Elric. This is a toughy, as there are so many elements of Elric that could legitimately be said to be firmly within the realm of swords and sorcery. The theme here is not so much good vs. evil as it is man vs. destiny, which in its own way is just as powerful a motivation as the most pure-hearted paladin could bear.

The Winter of the World. This little-known series of books deals with a prehistoric civilization that sortakinda retells the Norse myths, but against the backdrop of an impending ice age. Really worth checking out.

The Dark Crystal. Yes, the film by Jim Henson. When you realize the film isn’t about the trials and travails of the Gelflings at all, but is really about the restoration of the UrSkeks, it takes on a whole new flavor.

Clash of the Titans. It doesn’t get more high fantasy than this. Dashing hero out to save the princess from the evil prince cursed by the Gods.

Lacunae: In preparing this list I discovered just how many foundational works of high fantasy I have never read. Shanarra, The Belgarion, The Wheel of Time, the Riftwar Saga, the Chronicles of the Necromancer, etc. Time to stock up for some summer reading, methinks.

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Wargamer and RPG'er since the 1970's, author of Adventures Dark and Deep, Castle of the Mad Archmage, and other things, and proprietor of the Greyhawk Grognard blog.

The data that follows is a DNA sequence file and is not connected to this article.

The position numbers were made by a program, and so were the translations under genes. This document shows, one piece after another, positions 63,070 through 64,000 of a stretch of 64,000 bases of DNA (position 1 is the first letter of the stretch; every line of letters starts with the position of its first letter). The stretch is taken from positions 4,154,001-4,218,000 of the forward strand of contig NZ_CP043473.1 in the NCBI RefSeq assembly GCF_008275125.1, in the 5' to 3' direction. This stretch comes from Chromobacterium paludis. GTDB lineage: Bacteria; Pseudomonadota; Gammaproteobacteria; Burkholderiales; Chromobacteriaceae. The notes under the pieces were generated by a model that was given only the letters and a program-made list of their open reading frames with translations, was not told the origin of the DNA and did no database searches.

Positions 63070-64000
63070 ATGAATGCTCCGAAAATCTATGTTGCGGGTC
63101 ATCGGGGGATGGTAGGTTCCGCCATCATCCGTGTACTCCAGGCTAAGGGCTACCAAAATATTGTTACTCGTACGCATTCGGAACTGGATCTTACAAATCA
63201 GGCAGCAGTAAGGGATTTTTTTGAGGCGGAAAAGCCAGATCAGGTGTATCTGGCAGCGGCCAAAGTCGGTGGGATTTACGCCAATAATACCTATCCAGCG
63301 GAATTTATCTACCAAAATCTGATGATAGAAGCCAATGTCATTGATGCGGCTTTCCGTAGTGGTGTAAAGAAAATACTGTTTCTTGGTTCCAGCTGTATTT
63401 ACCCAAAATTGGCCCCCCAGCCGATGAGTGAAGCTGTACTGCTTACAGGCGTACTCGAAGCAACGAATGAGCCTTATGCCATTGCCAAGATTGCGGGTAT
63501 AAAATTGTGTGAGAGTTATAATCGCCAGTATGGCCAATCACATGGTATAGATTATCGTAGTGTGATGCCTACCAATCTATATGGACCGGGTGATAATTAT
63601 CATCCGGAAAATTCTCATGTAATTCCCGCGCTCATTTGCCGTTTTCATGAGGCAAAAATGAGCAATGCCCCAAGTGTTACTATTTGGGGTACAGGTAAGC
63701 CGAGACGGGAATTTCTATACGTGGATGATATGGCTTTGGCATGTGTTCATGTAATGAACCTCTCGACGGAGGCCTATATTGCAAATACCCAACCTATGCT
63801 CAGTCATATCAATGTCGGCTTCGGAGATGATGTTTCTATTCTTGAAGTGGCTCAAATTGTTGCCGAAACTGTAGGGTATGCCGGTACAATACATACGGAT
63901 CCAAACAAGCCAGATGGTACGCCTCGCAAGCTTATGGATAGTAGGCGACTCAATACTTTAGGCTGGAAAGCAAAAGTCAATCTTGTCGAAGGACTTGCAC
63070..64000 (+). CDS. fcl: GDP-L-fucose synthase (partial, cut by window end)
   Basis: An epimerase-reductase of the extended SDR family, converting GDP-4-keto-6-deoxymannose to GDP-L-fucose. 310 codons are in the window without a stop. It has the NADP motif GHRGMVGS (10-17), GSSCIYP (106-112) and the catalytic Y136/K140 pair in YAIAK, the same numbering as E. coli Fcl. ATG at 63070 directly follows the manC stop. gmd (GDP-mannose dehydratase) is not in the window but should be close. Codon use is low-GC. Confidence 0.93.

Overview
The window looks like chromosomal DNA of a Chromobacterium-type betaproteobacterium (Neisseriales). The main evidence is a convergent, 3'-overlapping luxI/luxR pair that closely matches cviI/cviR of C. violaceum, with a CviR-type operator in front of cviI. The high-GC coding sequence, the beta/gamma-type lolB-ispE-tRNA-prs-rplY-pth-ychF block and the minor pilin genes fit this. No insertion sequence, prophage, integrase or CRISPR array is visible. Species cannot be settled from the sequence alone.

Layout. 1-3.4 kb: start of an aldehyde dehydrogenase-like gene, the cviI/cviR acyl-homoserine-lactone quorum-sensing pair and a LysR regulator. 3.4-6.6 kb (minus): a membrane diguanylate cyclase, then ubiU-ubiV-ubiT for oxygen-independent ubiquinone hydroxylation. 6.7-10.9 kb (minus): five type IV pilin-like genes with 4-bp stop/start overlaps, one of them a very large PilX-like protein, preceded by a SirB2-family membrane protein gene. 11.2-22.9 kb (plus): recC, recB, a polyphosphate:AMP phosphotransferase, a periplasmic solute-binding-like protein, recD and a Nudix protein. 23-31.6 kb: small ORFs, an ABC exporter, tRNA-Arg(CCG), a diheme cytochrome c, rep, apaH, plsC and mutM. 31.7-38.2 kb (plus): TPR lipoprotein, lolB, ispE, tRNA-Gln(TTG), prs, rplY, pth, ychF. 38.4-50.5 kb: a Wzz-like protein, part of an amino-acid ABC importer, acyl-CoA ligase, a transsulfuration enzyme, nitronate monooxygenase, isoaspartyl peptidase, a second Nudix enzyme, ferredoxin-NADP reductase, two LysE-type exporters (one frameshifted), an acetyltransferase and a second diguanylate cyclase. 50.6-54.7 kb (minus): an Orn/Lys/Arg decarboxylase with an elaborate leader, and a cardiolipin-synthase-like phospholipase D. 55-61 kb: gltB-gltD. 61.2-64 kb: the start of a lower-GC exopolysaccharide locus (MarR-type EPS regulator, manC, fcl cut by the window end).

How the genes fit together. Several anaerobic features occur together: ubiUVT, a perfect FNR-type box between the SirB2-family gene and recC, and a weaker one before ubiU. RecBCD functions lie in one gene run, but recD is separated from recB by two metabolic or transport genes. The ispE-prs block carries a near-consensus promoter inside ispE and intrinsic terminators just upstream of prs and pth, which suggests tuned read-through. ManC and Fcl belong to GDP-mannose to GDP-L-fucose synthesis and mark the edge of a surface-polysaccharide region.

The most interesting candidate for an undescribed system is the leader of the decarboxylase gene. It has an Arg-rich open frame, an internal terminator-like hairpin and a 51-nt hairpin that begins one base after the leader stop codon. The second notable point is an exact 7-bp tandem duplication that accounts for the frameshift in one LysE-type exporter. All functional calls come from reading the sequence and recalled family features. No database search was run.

12 thoughts on “Essential High Fantasy

  1. ++ for including Excalibur, Clash of the Titans, and Conan the Barbarian movies. I would add the Shannara books in there (at least Elf Stones) as well.

  2. Wheel of Time is definitely worth reading (but will take a while).

    With the Moorcock series, I always preferred Corum over Elric, Erekose and Count Brass.

    Excalibur – great choice, but the score wasn't just Wagner – Orne's "Fortuna" is the music for the classic scene of knights riding through the orchard.

    I'm slightly surprised not to see Tanith Lee mentioned.

  3. Winter of the World is a GREAT series that I'm always surprised that people don't know about. It isn't based on Norse myths, though – it's mostly Finnish, from the Kalevala.

    I would also add:

    The Prince of Nothing by R Scott Bakker – Tolkien written by a psychologist, basically.

    The Sword of Shadows, by JV Jones. Terrific world-building.

    The Malazan Book of the Fallen by Steven Erikson – redefines the term epic.